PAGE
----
Lawnchair – A lightweight client-side JSON document store
Sessvars.js – Client-side session data management solution
Reactive Extensions For JS
PURE JS Templating Lib
Underscore.js – Utility lib for jQuery that provides a ton of extended functionality

JavaScript Minifiers

Every byte counts when you’re sending files via HTTP and best practices dictate that on a production, you need to optimize all of your files to minimize page load times. Compressing JavaScript code is one of the easiest ways to do that and these tools will help. On the jQuery project, we’ve started using Google’s Closure compiler because it’s generated the best compression. Try all of them out to see which suits you best.

YUI compressor
Closure compiler
Dean Edward’s Packer
Microsoft Ajax Minifer
Dojo Shrinksafe

JavaScript Shells

There are times when you just want to test a snippet of code without actually going through the trouble of creating a full page. That’s where JavaScript shells shine. JSFiddle and JSBin both rock because apart from supporting plain ole JS, they also allow you to include a host of libraries including jQuery, MooTools, & Dojo.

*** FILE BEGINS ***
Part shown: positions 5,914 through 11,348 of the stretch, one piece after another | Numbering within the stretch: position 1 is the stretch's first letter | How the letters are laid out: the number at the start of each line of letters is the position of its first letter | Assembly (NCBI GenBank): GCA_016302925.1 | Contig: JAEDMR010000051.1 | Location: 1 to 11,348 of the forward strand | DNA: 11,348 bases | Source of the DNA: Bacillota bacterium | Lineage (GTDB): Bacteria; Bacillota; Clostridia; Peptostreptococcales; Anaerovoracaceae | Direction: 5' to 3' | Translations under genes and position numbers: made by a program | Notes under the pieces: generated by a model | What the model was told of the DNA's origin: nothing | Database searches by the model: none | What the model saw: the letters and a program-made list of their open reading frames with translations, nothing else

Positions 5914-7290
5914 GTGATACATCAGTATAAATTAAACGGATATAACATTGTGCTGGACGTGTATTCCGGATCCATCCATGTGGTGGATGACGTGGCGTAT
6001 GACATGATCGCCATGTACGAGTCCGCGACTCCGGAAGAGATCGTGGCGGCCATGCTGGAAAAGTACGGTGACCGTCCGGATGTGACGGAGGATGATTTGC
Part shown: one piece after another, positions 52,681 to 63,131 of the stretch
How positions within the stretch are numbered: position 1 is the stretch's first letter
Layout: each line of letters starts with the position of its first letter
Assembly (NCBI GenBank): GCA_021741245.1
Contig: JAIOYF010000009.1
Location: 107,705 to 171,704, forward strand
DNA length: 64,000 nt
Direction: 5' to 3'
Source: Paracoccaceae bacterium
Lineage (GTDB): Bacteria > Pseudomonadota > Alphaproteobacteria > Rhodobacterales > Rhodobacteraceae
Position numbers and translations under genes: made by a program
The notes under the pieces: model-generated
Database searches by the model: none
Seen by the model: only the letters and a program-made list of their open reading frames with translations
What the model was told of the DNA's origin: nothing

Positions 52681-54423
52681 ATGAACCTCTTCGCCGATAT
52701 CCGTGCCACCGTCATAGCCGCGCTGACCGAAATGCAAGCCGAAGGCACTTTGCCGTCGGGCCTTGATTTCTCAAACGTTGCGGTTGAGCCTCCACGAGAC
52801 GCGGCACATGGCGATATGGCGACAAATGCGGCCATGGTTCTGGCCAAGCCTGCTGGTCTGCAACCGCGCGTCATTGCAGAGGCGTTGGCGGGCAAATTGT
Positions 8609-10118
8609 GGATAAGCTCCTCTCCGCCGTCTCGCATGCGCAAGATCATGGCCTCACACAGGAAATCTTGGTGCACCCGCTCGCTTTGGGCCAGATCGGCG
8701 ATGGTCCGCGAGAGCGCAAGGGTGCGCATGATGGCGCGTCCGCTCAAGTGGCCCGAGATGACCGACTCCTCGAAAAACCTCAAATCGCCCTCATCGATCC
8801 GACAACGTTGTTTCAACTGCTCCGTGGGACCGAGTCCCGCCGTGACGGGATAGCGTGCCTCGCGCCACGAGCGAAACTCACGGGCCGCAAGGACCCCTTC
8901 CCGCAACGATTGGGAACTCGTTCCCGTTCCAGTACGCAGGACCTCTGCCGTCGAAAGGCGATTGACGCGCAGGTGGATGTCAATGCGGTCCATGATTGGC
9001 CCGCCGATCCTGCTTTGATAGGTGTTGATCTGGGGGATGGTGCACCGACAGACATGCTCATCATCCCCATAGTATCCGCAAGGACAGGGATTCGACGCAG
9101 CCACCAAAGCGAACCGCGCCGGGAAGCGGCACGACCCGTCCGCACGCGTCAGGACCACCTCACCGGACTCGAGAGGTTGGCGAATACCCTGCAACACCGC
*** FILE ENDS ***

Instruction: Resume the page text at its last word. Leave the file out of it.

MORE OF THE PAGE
JSBin – Shell for node.js development

Color Management:

As a programmer, I’m insanely color scheme challenged. I’m inclined to mix yellow with mauve causing a concerted moan to occur across the design community. Luckily, these tools help you choose web safe color schemes that are not only consistent but won’t burn the eyeballs off your site visitors. :)


Editors and IDEs:

I work at Microsoft so you would expect me to be a Visual Studio whiz. Not so. Only recently starting at MS, I’ve only dipped my toe in the VS waters. What I’ve seen though has impressed me but I still have a long way to go before I understand it. If you’re on a Mac, though, I do highly recommend both TextMate and Coda. Both are truly awesome. I’ve used Coda a little more because I liked the UI of it a little better than TextMate’s but TM’s bundle system and ecosystem is amazing. You can get code-complete for just about anything via bundles. For Windows, Notepad++ has been just awesome. I wish it had built-in FTP support like UltraEdit.

Visual Studio
Komodo IDE
Sublime Text